Blogging is still useful but it’s not a way to get lots of page views, at least not without a lot of really popular and unique content. Keep your expectations modest if you are going to blog; make the blog at least interesting to you so you will want to keep at it. This has to be enough or there’s no point in starting.
I only analyze my blog’s statistics annually, usually on January 1 for the previous year. The more I study web statistics however, the more I realize that they can lead you astray. For example, about 50% of my web hits come from referrals from search engines. This explains why my most popular web content is old, in some cases a decade or older. Just 7% of my web traffic was from a known referral (such as another website) and 4% came via social media links.
The blog’s home page is still the most hit web page, but it’s just 8% of all web page requests. This means that from the perspective of those using a browser this blog is more of an archive of potentially interesting disparate topics than someplace to go to get some insight into current issues. Increasingly those interested in current content on my blog are getting it indirectly through feeds. My stuff pops up in whatever technology they are using, perhaps a Tumblr account or in their Feedly instance. I can’t blame them. This is exactly what I do too since it is much more efficient.
So my web hits are a lot less important than they used to be and don’t measure all my traffic, which partially explains my declining web hits over the years. In 2007 when feeds were relatively unused, I started reporting web hits to Google Analytics. Mostly since then my web hits have dropped, some years precipitously, but at least some of that traffic moved toward feeds instead.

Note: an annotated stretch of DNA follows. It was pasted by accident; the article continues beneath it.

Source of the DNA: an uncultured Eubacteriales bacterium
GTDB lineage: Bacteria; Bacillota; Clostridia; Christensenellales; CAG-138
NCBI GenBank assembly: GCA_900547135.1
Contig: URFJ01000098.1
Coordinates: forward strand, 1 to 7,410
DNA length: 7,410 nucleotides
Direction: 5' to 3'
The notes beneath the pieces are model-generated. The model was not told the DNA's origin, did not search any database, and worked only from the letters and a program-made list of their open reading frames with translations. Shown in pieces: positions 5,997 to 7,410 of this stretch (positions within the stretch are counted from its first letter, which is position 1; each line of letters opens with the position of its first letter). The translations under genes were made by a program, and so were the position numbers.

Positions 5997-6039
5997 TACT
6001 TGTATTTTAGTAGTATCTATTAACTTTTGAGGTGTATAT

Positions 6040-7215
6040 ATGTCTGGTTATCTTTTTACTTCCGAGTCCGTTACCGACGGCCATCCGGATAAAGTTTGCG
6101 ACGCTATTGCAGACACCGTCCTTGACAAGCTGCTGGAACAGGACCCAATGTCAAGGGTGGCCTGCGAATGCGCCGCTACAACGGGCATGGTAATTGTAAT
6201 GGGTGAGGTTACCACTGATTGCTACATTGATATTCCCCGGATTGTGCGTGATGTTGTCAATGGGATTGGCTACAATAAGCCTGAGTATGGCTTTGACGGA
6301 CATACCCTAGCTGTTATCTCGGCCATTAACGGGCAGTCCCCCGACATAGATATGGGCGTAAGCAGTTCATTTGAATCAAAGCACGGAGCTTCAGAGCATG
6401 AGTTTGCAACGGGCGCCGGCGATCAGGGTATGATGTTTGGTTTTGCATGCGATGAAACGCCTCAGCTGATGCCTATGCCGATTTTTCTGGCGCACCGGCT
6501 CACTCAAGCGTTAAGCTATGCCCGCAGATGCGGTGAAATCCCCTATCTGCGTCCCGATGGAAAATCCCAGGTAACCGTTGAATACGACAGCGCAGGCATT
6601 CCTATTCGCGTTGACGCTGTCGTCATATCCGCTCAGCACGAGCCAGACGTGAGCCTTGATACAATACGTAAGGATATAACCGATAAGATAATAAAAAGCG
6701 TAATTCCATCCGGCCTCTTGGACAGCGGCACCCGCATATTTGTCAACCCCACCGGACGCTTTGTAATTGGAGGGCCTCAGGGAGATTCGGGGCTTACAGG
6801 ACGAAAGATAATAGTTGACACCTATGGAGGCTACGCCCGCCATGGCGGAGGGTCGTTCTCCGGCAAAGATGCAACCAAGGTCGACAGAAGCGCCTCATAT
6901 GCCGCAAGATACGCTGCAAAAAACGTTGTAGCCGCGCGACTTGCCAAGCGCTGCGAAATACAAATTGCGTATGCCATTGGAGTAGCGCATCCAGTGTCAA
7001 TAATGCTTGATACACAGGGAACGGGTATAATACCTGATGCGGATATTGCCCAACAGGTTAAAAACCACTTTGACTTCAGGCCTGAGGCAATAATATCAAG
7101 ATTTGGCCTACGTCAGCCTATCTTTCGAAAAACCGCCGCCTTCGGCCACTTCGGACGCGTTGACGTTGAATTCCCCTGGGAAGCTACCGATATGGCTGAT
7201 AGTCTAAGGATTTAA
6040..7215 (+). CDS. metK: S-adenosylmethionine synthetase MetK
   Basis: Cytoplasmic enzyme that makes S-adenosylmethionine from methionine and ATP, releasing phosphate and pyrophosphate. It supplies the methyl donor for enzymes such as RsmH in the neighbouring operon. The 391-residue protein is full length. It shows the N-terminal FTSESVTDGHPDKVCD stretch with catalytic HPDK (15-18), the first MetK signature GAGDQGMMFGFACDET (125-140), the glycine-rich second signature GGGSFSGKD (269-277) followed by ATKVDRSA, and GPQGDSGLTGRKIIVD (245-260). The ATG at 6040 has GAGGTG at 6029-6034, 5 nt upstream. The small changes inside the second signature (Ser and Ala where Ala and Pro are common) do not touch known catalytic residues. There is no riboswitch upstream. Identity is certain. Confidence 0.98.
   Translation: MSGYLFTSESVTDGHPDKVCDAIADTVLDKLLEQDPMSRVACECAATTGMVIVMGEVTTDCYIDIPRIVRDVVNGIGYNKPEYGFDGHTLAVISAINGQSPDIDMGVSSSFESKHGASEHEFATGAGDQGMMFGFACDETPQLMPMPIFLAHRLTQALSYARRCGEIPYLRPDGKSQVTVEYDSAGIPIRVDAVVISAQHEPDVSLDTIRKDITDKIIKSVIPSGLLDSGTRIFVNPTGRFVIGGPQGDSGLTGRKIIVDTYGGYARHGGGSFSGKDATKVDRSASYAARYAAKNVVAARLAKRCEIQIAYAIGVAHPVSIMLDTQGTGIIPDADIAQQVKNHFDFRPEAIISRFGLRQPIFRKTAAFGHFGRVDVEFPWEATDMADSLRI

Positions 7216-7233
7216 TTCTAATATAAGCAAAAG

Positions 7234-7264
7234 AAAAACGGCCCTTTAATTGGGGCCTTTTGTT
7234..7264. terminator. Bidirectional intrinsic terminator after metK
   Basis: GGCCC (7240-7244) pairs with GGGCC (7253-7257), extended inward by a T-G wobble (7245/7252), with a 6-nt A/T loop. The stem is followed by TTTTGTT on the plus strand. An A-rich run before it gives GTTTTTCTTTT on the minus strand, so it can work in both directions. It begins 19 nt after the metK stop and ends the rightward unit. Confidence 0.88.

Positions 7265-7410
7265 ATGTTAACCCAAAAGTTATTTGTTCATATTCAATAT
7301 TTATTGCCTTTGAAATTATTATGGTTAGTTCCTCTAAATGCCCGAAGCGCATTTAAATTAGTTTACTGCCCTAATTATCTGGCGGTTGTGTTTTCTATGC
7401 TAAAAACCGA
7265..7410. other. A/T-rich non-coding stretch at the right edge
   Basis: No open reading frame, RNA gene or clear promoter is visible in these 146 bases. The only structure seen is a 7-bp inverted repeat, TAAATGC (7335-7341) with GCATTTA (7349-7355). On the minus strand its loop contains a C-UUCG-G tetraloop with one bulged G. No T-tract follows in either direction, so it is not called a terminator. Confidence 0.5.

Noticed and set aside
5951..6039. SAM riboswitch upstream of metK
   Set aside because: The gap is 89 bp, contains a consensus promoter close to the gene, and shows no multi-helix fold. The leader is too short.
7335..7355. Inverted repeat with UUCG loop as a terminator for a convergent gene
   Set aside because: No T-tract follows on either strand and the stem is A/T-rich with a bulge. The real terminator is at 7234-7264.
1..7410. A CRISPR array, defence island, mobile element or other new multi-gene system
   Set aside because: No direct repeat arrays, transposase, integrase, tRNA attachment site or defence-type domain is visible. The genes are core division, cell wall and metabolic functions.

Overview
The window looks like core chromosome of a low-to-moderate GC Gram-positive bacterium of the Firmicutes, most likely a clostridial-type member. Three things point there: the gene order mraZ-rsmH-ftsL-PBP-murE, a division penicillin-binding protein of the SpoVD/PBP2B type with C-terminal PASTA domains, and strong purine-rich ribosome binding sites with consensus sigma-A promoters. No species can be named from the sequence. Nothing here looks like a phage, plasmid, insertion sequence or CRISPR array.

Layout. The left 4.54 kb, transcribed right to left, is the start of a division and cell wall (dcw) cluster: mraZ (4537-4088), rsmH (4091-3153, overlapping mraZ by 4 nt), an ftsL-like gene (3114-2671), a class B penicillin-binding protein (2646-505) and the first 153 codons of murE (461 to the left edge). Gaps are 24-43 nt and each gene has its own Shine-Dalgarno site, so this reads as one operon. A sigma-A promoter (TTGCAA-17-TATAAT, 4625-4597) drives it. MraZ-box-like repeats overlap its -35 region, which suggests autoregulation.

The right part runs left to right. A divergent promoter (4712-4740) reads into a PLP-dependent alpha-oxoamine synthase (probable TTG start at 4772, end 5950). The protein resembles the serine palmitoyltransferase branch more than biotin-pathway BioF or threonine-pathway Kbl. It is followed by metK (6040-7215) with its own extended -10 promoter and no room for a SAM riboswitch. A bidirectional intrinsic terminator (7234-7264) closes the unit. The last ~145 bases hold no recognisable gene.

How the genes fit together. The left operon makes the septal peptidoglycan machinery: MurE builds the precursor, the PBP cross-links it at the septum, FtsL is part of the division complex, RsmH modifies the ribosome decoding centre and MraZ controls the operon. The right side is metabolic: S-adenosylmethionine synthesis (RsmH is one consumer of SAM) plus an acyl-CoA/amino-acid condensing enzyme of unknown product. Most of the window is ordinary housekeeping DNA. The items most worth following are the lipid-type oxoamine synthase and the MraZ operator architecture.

In any event, I intuitively trust Google to provide reliable web statistics. Here are my annual web statistics courtesy of Google Analytics, which shows a 9% drop in sessions in 2015 compared with 2014 and a 12% drop in page views. For 2015 there were 17,950 sessions, 16,800 users and 22,871 page views. That’s on average 49 sessions a day and about 63 page requests a day. Presumably it is all human traffic. Overall though, web traffic has been pretty flat the last three years.
Next is a chart of my daily web hits over the year, as measured by Google Analytics. I noted a major spike beginning in November that has continued into December but seems to be receding. I don’t know why as no new post registered lots of hits. But I know most of these new hits are coming from Germany. Can someone from Germany leave a comment if you know what’s going on?
I also track hits with StatCounter and Quantcast. Quantcast recorded about 16,300 visits (which is roughly equivalent to Google Analytics sessions) and about 24,000 page views. Note: statistics for December 31, 2015 are not available yet.
StatCounter counted 14,523 unique visits, 14,041 first time visits and 18,374 page views, so it’s recording a fraction of what Google and Quantcast noted. I think this is mostly due to pings getting lost or blocked on their way to their servers.
While my web hits sagged compared to previous years, I’m at least doing well with feed (syndication) hits. A year ago I had 198 readers. Today I have 643 readers. A few weeks ago I hit 2096 readers. Feedcat, my feed broadcaster, won’t give me raw numbers but it will give me a traffic graph for the last six months:
Feeds show interest in current content by measuring how many times a single client polls the feed. So these numbers are good news as it suggests that over the course of the year I tripled interest in my current content. It also shows a surge in readers starting in November, with 43% from Germany, with lots of daily spikes up and down since then. This is not unexpected, as I don’t normally post every day. Thanks again to all the Germans and others who are reading my blog. I do appreciate it.